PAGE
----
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2006-06-08

Will Al-Zarqawi’s Death Fuel the Insurgency or Diminish It?

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U.S. and Iraqi officials have announced Abu Musab al-Zarqawi was killed in a U.S.-Iraqi raid in Iraq on Wednesday. We speak with Robert Fisk, chief Middle East correspondent of the London Independent and Loretta Napoleoni, author of "Insurgent Iraq: Al Zarqawi and the New Generation." [includes rush transcript]

U.S. and Iraqi officials have announced Abu Musab al-Zarqawi, al-Qaida’s leader in Iraq, is dead. According to their account, Zarqawi was killed in a US-Iraqi raid near the town of Baquba on Wednesday. Another seven aides were also said to be killed in the attack. Iraqi Prime Minister Nuri al-Maliki said Zarqawi’s identity had been confirmed through fingerprints and facial identification. Zarqawi is said to have led attacks that killed scores of Iraqi civilians as well as U.S. troops. Zarqawi also claimed responsibility for several attacks outside Iraq, including the triple bombings that hit Jordan hotels last November. He was the most-wanted man in Iraq. The U.S. government had placed a $25 million dollar bounty on his head.

After the news of Zarqawi’s death, President Bush made a statement on the White House lawn.

  • President Bush, speaking June 8th in front of the White House.

In London, British Prime Minister Tony Blair spoke about the significance of the death of Zarqawi.

  • Tony Blair, British prime minister speaking in London.

Zarqawi’s role in Iraq has been the subject of much debate. Some analysts describe him as the leader of the insurgency in Iraq while others say his influence has been overblown. Some have questioned whether he even exists.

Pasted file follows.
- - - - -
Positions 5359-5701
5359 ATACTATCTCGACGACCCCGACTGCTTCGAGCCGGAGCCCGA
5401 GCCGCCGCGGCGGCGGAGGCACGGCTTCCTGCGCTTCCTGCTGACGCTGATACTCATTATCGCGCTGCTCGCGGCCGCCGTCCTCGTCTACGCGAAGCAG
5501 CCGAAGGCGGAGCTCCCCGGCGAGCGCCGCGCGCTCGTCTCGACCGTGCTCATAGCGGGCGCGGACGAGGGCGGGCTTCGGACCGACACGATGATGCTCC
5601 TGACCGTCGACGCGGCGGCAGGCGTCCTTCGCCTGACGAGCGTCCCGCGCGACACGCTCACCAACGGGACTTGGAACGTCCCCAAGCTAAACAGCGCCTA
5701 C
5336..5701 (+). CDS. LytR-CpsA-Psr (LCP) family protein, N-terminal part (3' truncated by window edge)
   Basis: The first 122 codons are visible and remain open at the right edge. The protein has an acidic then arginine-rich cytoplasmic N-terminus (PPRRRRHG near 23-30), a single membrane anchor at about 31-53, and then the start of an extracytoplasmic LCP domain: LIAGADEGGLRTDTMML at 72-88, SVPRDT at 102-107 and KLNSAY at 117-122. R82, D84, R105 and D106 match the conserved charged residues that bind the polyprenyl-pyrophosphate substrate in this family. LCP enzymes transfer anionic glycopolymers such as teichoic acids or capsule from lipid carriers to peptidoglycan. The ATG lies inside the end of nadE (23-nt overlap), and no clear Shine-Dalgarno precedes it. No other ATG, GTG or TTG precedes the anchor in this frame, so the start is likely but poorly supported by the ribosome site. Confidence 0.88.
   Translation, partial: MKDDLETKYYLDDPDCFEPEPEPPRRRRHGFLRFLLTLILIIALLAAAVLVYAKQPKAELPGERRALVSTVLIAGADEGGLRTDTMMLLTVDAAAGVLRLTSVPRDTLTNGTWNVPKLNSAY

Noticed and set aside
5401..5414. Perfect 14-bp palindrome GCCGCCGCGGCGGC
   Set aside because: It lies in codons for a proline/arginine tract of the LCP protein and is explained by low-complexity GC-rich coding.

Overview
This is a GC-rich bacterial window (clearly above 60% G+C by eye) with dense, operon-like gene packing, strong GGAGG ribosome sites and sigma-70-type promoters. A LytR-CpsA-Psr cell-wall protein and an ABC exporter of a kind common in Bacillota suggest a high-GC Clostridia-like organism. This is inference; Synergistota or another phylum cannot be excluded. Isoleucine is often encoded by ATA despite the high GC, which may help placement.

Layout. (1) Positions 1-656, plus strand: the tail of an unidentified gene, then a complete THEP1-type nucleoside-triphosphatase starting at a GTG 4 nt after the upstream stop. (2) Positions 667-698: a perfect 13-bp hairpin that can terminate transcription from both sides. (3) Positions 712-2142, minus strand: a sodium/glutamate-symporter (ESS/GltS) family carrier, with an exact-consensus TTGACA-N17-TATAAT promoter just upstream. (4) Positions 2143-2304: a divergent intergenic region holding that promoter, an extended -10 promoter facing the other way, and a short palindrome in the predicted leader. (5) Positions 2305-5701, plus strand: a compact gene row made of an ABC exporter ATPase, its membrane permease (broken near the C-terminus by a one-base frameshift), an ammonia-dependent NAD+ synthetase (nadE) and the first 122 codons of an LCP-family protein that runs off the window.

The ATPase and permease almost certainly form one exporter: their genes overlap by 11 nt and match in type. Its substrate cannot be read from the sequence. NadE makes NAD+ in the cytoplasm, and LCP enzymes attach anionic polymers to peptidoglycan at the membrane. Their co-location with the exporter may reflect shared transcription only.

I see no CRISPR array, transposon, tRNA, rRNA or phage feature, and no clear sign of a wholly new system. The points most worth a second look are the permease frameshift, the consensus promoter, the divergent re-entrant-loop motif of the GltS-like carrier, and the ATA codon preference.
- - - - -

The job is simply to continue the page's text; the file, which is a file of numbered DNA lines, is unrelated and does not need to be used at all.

For more on the latest we are joined by two guests:

  • Robert Fisk, chief Middle East correspondent for the London Independent. He is author of several books, his latest is "The Great War for Civilisation: The Conquest of the Middle East" He joins us on the line from Montreal.
  • Loretta Napoleoni, Italian economist and writer. She is the author of several books including "Insurgent Iraq: Al Zarqawi and the New Generation" and "Terror Incorporated: Tracing the Dollars Behind the Terror Networks."

Transcript

This is a rush transcript. Copy may not be in its final form.

AMY GOODMAN: We turn to you, first, Robert Fisk in Montreal. Your response to this latest news about Zarqawi’s death?

ROBERT FISK: Well, we’ve heard so much myth about Zarqawi, I think it’s fairly clear he is dead. At least it’s true what we’re hearing. But what’s very interesting, listening to President Bush and Mr. Blair, is that they both say, well, the insurgency goes on and there’s many more deaths to come and things aren’t going to get that much better. It’s very good to have these little Hollywood moments, and one shouldn’t deny the fact that they exist; but if the insurgency is going to go on what does this really represent? You see, one of the big problems here is that we keep personalizing in this — there’s a French phrase: infantilisme, which means babyishness — in this babyish way. You know, our horror of the week, the man we hate, is, you know, Gamal Abdul Nasser, or Ayatollah Khomeini, or Osama Bin Laden, or whoever it may be. The fact of the matter is that I don’t think the personalities, per se, actually make a lot of difference anymore.